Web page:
homes and buildings with solar panels on the roof

Solar Financing is an Untapped Opportunity for Credit Unions Across the Nation

According to a market research report released by Technavio, the residential solar market in the US is set to grow by $5.9 billion through 2025—a 10% overall increase. This rise is sure to translate to a boost of solar loan applications, especially considering the average initial cost ranges from $11,000 to $14,000, per Consumer Affairs. As more homeowners seek to add solar panels to their roofs, there will be greater demand for solar financing options from a wider range of lenders. 

Additionally, the commercial solar industry offers potential. Approximately 70% of commercial buildings in the US are available for commercial solar installations, reports Forbes. That’s more than 600,000 sites and 145 gigawatts of solar capacity potential. 

Camelia Miu, acquisitions, investments and financial advisory specialist at Engie, told S&P Global Platts that there is the potential for an “incredibly huge market” for commercial solar. 

“There are a lot of investment-grade offtakers, a lot of good portfolios of projects that developers are bundling up and it’s less competitive than the utility-scale market so you can find some really good deals,” Miu said. 

Although some credit unions have remained skeptical about adding solar loans to their portfolio of solutions, many have tapped into this growing market within the last few years. For instance, Vermont State Employees Credit Union (VSECU) began offering energy efficiency loans 15 years ago. Since then, they have grown their green lending portfolio from $2.5 million to $92 million. That’s an astounding 3,660% increase. 

Other credit unions have taken note of the profitability and followed suit:

  • Clean Energy Credit Union was formed in 2017 to provide loans to purchase clean energy products and services. Since its inception, it has accumulated $24 million in assets, 3,000-plus members and a loan portfolio of $44 million, according to the Credit Union National Association. The credit union plans to add commercial solar loans to its list of financing products in the future, according to the website
  • In the spring of 2021, Teachers Federal Credit Union began offering home energy loans. By the fall, about 1,500 members borrowed funds to install solar panels. 

In addition to being a revenue-generating asset for credit unions, home solar loans can offer several other benefits, including:

Low Default Rates

Solar loans have proven to offer strong performance and little- to no-default rates. From April 2018 to April 2021, Clean Energy Credit Union had more than 4,000 clean energy loan originations of $60 million with no defaults. Through Massachusetts’ solar loan program, the Clean Energy Center found only a 0.4% default rate on a loan three years into a 10-year term. 

Solar loans have also proven to perform better than home equity loans, have a higher yield and are cheaper and quicker to originate. Plus, they have lower ongoing associated costs.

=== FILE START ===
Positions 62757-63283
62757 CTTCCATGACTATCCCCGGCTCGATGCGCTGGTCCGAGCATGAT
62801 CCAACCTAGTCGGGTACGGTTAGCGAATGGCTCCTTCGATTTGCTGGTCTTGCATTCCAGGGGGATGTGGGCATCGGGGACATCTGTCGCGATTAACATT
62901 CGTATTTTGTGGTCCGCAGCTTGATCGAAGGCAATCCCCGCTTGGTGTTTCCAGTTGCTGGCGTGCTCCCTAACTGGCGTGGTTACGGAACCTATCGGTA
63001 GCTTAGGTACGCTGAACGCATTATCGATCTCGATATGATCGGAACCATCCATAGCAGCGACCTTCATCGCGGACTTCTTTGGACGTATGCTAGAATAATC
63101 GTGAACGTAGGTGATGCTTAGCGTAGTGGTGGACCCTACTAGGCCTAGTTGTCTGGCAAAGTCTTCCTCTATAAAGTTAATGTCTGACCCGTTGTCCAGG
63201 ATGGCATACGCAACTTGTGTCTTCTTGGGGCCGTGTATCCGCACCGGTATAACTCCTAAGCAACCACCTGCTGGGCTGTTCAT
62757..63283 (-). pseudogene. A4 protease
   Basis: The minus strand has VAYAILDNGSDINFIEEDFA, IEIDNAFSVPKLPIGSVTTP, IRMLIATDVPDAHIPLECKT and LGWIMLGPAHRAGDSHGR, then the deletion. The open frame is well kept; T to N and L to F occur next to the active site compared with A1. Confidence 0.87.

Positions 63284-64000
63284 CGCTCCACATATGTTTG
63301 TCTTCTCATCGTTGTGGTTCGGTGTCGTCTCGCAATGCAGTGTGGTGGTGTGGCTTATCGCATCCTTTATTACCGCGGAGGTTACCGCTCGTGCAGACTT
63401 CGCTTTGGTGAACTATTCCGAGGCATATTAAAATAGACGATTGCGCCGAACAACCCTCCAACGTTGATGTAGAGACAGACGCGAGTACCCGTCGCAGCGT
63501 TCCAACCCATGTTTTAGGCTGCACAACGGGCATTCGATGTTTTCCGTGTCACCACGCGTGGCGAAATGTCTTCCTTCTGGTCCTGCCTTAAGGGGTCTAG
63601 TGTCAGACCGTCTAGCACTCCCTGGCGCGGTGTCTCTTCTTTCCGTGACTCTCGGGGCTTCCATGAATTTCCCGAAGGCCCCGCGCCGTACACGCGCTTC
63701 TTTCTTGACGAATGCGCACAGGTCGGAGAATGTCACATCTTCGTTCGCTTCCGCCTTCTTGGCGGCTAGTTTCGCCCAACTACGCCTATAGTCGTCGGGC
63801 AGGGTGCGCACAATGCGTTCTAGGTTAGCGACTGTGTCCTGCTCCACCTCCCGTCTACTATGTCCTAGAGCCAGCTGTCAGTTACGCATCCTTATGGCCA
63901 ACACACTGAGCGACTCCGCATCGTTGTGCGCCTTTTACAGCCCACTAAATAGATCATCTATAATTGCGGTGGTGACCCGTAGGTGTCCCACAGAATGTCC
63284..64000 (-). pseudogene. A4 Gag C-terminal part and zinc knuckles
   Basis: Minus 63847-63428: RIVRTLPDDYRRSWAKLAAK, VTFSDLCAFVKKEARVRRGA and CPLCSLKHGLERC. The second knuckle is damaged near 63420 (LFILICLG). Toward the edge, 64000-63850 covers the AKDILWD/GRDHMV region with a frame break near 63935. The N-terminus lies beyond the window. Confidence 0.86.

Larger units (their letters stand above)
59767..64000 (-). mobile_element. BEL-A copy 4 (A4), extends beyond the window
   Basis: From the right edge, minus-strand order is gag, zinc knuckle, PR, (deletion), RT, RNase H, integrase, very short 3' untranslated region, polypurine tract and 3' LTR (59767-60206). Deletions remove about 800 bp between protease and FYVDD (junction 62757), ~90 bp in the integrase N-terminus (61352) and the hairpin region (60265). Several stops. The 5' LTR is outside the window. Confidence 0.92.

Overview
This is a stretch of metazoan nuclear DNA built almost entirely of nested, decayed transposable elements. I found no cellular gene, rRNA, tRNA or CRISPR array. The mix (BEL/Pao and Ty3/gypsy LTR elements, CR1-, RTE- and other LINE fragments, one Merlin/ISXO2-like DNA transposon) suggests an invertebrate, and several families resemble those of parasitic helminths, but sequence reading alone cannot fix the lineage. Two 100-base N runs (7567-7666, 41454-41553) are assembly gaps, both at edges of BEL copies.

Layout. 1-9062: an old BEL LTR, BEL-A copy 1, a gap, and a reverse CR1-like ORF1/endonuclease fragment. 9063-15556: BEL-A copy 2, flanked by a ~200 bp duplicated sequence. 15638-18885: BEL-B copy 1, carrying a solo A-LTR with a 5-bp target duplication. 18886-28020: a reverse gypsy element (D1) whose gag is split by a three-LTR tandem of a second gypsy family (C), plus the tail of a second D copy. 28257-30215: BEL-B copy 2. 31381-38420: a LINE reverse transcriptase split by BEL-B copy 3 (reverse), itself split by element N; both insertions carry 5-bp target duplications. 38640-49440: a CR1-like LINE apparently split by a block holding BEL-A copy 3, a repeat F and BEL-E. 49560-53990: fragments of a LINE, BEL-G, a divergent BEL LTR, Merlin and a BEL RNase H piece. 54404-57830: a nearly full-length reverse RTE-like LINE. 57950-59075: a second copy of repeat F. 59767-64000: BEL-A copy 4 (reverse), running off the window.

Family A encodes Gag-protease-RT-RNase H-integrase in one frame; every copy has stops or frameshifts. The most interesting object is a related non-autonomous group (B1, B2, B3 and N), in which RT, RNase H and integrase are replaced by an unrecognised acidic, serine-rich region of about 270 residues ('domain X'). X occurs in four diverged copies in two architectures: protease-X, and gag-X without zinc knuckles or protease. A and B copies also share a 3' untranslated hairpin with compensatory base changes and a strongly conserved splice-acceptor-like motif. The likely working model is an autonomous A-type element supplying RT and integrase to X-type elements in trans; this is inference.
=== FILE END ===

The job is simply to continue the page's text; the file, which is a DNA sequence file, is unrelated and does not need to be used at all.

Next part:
Membership Growth

In addition to the aforementioned credit unions, the Massachusetts Clean Energy Center found solar loans can deliver new members to credit unions. The center’s solar loan program found 90% of solar loans were obtained through new lender relationships, meaning energy efficiency loans can lead to a significant growth in membership. 

Local Community & Economy Support

Many credit unions are incredibly active in their communities, and offering solar energy loans is just another way to support local homeowners. Solar financing—whether residential or commercial—through credit unions keeps more money in the local economy. Plus, solar loans may be eligible credits from Community Reinvestment Act (CRA), which is “a law intended to encourage depository institutions to help meet the credit needs of the communities in which they operate, including low- and moderate-income (LMI) neighborhoods.”

Market Opportunity

Since 2015, Massachusetts alone has installed more than 10,000 residential solar projects each year, according to the Massachusetts Clean Energy Center. More than half of those projects require a solar energy loan. That’s thousands of loans just for solar energy systems that credit unions could add to their bottom line. 

Plus, there are so many other green loan opportunities waiting for credit unions: green vehicles, electric bikes, net-zero energy homes and more. 

AVANA CUSO works with credit unions across the country to offer renewable energy financing commercial projects. With extensive experience in solar energy and biogas energy, AVANA CUSO partners with credit unions and their members to create tailored, competitive solutions. Contact AVANA CUSO today to learn more.


Established in 1998 and headquartered in Simi Valley, CA, AVANA CUSO offers competitive and collaborative commercial loans. We partner with credit unions and connect them to investors across the United States. Additionally, we uniquely support and guide our partners through the entire full lifecycle of renewable energy loans. AVANA CUSO is a proud member of the AVANA Family of Companies.